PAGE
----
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I have these two classes:

class Article < ActiveRecord::Base
  has_many :article_tags
  has_many :tags, through: :article_tags
class ArticleTag < ActiveRecord::Base
  belongs_to :article
  belongs_to :tag
class Tag < ActiveRecord::Base
  validates :name, format: /\A\p{Alpha}*\z/

Now I add an invalid tag to my article:

This works:

item =
item.tags << '1&+')
item.valid?                         # Returns false

But this does not:

item = Item.find(params[:id])
item.tags << '1&+')   # Exception here!

The reason is that - if the item already exists in the database - the << method automatically saves the new tag using save!.

What I want is the item to have a validation error instead, just like in the first case.

Can this be achieved? Can I disable the automatic saving in the << method?


The problem seems to be caused by the has_many through association. A simple has_many association does not suffer from the same problem.

Calling the << method ultimately fails in has_many_through_association.rb:

def concat(*records)
  unless owner.new_record?
    records.flatten.each do |record|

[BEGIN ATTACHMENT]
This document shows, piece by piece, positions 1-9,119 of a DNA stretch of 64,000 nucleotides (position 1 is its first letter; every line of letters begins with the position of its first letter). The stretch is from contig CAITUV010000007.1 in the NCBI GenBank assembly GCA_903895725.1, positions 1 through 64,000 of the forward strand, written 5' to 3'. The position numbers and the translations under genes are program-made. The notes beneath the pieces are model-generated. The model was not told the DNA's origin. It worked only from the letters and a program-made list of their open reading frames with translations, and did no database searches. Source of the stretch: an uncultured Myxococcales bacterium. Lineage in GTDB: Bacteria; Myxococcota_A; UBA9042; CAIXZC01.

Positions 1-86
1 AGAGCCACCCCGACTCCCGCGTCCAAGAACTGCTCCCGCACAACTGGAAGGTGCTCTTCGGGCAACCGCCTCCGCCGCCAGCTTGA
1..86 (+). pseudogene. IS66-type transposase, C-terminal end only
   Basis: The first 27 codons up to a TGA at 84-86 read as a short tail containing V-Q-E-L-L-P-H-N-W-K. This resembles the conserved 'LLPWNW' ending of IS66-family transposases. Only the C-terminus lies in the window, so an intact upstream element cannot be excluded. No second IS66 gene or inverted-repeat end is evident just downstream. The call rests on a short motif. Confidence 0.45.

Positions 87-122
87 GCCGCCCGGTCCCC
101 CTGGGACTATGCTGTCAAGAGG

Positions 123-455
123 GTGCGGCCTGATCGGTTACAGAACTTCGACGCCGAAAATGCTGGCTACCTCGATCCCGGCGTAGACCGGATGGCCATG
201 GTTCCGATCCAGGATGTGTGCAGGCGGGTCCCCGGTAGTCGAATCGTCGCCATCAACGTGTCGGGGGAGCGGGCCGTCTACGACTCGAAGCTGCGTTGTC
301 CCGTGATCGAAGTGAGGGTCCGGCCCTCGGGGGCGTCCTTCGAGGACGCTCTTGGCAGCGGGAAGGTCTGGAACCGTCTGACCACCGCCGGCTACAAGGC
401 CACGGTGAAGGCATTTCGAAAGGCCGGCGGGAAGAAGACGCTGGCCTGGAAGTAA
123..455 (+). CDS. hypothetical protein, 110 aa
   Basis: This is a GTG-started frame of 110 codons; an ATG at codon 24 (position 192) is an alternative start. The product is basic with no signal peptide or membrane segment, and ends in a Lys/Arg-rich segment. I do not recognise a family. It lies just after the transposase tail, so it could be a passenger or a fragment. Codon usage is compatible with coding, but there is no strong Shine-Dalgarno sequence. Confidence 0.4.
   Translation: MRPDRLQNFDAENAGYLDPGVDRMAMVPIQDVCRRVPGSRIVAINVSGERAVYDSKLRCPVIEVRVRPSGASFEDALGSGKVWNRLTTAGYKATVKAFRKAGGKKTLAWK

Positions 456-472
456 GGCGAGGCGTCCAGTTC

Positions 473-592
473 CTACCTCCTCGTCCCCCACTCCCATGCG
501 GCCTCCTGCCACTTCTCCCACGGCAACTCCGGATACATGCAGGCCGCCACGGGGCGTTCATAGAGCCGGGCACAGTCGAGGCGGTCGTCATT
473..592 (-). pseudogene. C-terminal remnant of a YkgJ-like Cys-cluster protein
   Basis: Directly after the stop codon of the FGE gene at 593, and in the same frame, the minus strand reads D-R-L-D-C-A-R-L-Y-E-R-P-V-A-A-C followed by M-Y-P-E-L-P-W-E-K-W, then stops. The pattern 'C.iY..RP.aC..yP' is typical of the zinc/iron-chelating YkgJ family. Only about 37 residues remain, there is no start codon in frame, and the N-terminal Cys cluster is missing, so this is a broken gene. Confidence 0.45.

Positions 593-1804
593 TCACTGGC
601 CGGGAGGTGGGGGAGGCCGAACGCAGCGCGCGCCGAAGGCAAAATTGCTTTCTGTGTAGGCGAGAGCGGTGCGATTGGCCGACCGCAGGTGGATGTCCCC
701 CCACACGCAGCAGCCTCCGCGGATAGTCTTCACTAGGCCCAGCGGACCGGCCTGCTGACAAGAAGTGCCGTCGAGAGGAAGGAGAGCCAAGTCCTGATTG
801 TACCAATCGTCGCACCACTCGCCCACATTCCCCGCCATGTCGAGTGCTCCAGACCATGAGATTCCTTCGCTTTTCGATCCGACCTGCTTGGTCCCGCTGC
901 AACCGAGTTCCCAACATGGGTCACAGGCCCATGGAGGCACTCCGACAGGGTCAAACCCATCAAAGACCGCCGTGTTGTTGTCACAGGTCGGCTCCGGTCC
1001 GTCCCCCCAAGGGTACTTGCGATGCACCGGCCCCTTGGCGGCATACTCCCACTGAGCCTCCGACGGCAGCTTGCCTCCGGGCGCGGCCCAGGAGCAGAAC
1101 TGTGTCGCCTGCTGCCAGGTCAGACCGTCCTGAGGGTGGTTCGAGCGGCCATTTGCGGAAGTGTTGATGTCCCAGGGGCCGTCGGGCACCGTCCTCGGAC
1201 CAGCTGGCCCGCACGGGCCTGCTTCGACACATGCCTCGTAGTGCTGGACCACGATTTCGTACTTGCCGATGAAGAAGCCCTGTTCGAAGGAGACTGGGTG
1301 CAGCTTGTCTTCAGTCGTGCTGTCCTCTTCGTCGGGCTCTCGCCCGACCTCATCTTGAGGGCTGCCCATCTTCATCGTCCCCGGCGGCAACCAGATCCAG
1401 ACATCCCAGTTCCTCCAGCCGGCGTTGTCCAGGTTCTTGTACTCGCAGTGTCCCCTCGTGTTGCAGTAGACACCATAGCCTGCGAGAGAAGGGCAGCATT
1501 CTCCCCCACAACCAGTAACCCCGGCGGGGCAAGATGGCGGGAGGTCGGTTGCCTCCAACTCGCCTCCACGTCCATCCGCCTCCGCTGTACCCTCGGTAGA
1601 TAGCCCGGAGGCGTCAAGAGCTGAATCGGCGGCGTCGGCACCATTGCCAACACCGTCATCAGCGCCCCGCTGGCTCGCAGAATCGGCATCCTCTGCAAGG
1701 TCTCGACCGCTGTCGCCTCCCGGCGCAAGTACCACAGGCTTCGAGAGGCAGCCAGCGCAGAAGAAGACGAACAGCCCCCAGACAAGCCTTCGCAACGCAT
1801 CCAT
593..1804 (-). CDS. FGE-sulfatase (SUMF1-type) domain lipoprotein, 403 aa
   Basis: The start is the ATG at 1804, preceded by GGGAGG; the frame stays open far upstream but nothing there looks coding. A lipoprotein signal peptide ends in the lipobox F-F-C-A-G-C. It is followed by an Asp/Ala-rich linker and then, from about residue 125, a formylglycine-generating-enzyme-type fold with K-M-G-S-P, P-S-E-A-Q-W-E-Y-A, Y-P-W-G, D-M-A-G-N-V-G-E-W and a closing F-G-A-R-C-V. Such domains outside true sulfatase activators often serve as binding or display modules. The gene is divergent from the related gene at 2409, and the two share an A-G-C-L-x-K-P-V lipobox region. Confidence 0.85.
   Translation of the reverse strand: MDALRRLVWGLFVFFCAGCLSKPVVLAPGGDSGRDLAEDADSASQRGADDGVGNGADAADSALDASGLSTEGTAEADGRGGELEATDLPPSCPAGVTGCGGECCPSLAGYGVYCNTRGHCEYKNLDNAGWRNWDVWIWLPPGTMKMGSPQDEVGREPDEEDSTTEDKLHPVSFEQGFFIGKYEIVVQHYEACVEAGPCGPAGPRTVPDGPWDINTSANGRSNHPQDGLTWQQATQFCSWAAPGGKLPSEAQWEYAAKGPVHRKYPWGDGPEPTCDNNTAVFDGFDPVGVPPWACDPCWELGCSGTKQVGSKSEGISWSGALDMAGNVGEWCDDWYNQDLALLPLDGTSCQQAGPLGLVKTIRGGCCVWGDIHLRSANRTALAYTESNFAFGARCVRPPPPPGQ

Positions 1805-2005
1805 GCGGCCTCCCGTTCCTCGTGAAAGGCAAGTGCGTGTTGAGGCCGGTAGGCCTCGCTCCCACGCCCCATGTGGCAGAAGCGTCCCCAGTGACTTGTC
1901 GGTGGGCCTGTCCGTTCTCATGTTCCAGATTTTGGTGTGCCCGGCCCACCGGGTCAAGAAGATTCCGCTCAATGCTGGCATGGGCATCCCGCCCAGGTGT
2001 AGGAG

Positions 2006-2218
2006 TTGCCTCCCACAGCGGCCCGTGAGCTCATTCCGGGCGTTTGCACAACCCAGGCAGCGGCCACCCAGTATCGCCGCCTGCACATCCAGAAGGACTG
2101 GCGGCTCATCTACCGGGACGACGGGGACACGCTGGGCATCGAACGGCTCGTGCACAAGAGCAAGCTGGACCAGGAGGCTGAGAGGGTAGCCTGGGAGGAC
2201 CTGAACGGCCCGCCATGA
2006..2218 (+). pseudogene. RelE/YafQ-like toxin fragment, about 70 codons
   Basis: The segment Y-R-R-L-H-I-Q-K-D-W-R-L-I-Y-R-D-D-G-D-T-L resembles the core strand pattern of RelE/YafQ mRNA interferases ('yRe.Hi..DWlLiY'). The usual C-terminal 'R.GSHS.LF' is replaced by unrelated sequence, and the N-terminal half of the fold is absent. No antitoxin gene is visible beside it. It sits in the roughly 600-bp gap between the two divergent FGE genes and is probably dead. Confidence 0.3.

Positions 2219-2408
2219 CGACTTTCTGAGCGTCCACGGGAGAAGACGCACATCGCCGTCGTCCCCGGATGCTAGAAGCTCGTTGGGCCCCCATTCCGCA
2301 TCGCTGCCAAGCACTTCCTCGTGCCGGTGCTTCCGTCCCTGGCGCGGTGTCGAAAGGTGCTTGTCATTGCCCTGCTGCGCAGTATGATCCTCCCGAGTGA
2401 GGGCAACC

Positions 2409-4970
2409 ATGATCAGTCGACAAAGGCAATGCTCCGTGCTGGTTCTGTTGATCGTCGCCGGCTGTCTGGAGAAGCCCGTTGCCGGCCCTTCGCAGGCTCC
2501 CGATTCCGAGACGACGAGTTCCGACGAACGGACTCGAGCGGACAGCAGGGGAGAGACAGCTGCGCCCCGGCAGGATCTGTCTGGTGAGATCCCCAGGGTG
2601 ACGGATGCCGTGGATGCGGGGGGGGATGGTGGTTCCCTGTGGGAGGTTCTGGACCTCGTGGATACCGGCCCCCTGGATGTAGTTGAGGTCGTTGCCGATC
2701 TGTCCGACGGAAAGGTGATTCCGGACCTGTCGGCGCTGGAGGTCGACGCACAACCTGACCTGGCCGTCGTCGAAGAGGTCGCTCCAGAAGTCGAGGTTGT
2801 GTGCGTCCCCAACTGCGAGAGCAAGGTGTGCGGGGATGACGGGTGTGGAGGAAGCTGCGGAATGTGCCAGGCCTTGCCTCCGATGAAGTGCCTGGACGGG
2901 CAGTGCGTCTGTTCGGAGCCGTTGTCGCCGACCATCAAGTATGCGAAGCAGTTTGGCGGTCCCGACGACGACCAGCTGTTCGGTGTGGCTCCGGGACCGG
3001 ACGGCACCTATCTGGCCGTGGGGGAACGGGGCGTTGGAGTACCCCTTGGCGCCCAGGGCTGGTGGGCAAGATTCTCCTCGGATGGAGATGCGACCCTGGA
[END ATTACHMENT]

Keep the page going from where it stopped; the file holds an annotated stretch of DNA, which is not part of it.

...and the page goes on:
raise_on_type_mismatch(record)! if record.new_record?                 # Exception here!
share|improve this question

I can't see anything you need to worry about :)

You last line of code will pass. There is no problem because the tag object is not persist - It's new.

The item is in database, but the new "tag" object is not. It's in memory only. The validation rules will only be triggered when you trying to save the object into db.

Try this in console:

> item = Item.find(params[:id])
> item.tags << '1&+') 
> item.tags[0]
#=> #<Tag:abcd0123> {
#  id: nil
#  name: '1&+'
#  ....
# } 
> item.tags[0].save!
#=> ActiveRecord::RecordInvalid: Validation failed
share|improve this answer
It seems that I have over-simplified my question. You are right, that code works, but not if I'm using has_many through: .... I've updated my question. – Daniel Rikowski May 26 '13 at 18:00
@DanielRikowski, I havn't tested has_many through in console but I double you conclusion. Wherever save! is called, the object must go through validation and it should be able to throw an error in concat – Billy Chan May 26 '13 at 18:18

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